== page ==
Utility of a ready-to-use PCR system for neuroendocrine tumor diagnosis Journal Article

Authors: Kidd, M.; Drozdov, I. A.; Matar, S.; Gurunlian, N.; Ferranti, N. J.; Malczewska, A.; Bennett, P.; Bodei, L.; Modlin, I. M.
Article Title: Utility of a ready-to-use PCR system for neuroendocrine tumor diagnosis
Abstract: Background Multigene-based PCR tests are time-consuming and limiting aspects of the protocol include increased risk of operator-based variation. In addition, such protocols are complex to transfer and reproduce between laboratories. Aims Evaluate the clinical utility of a pre-spotted PCR plate (PSP) for a novel multigene (n = 51) blood-based gene expression diagnostic assay for neuroendocrine tumors (NETs). Methods A pilot study (n = 44; 8 controls and 36 NETs) was undertaken to compare CQ, normalized gene expression and algorithm-based output (NETest score). Gene expression was then evaluated between matched blood:tumor tissue samples (n = 7). Thereafter, two prospective sets (diagnostic: n = 167; clinical validation: n = 48, respectively) were evaluated for diagnostic and clinical utility value. Two independent molecular diagnostics facilities were used to assess assay reproducibility and inter-laboratory metrics. Samples were collected (per CLIA protocol) processed to mRNA and cDNA and then either run per standard assay (liquid primers) or on PSPs. Separately, matching plasma samples were analyzed for chromogranin A (CgA). Statistics included non-parametric testing, Pearson-concordance, Predictive Modeling and AUROC analyses. Results In the pilot study (n = 44), CQ values were highly concordant (r: 0.82, p<0.0001) and normalized gene expression data significantly related (p<0.0001) (Pearson-pairwise correlation). NETest values were not different (49.7±33 standard vs. 48.5±31.5 PSP) and the overall concordance in output 96%. Predictive modelling confirmed this concordance (F1 score = 0.95). Gene expression levels were highly correlated between blood and tumor tissue (R: 0.71–0.83). In the diagnostic cohort (n = 30 controls, n = 87 non-NET controls, n = 50 NET), NETest was significantly lower (p<0.0001) in controls (11±6.5) and non-NET controls (13 ±18) than NETs (61±31). The AUROCs were 0.93–0.97 and the diagnostic accuracy was 90–97.5%. As a diagnostic, the PSP-NETest was significantly better than CgA (accuracy: 56%, p<0.0001). For clinical samples, the PSP generated robust and accurate (>96%) scores and was significantly better (p<0.0001) than CgA. The assay protocol was consistent (r: 0.97) and reproducible (co-efficient of variation: 1.3–4.2%) across the two facilities. Conclusion The PSP protocol for the NETest has been established and prospectively tested in clinical samples. It is highly reproducible, has similar metrics (CV, categorization by control or NET) to the standard PCR assay and generates clinically concordant (>96%) NETest results. Moreover, it functions significantly more accurately than CgA. © 2019 Kidd et al. This is an open access article distributed under the terms of the Creative Commons Attribution License, which permits unrestricted use, distribution, and reproduction in any medium, provided the original author and source are credited.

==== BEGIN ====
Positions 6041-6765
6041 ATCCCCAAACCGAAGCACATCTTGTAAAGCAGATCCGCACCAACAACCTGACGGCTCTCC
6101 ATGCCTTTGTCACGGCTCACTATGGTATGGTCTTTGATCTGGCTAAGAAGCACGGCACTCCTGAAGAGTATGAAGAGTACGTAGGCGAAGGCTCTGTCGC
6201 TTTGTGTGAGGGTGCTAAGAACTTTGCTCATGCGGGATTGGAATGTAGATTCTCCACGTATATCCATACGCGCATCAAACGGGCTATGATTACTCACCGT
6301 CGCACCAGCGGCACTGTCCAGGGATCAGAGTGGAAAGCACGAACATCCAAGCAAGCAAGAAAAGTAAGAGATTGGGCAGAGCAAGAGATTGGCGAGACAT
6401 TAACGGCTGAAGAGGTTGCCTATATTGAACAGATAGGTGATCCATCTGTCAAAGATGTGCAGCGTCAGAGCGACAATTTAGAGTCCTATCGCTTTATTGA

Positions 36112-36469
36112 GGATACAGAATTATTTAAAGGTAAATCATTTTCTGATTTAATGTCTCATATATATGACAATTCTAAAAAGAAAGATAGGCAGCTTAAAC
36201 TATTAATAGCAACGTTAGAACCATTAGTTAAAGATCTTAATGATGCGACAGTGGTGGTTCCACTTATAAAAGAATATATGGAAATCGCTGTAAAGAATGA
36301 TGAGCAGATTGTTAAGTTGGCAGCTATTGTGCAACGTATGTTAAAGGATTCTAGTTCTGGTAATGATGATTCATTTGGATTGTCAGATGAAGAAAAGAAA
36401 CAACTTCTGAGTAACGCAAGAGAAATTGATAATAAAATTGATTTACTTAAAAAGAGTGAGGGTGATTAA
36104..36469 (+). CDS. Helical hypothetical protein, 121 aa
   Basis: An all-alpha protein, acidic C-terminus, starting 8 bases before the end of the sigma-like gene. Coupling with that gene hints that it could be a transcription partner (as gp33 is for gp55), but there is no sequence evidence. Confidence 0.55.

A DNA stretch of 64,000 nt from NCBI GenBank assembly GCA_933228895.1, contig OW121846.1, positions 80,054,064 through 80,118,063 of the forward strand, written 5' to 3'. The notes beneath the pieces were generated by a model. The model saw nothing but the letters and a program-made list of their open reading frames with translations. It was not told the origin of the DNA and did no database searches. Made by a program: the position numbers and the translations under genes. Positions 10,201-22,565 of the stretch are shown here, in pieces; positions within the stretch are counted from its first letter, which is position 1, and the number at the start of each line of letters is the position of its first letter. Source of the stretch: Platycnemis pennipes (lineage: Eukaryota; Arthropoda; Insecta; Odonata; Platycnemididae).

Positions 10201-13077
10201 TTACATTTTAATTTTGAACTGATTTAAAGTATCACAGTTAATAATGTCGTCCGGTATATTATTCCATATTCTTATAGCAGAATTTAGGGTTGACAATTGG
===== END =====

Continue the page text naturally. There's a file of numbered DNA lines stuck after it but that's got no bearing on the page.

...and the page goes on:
Keywords: clinical article; controlled study; human tissue; diagnostic accuracy; gene expression; cohort analysis; clinical protocol; prediction; neuroendocrine tumor; algorithm; messenger rna; blood sampling; diagnostic value; pilot study; laboratory; tumor diagnosis; complementary dna; chromogranin a; molecular diagnosis; human; article; chemiluminescence immunoassay
Journal Title: PLoS ONE
Volume: 14
Issue: 6
ISSN: 1932-6203
Publisher: Public Library of Science  
Date Published: 2019-06-27
Start Page: e0218592
Language: English
DOI: 10.1371/journal.pone.0218592
PUBMED: 31247038
PROVIDER: scopus
PMCID: PMC6597157
Notes: Article -- Source: Scopus
Citation Impact
MSK Authors
  1. Lisa   Bodei
    100 Bodei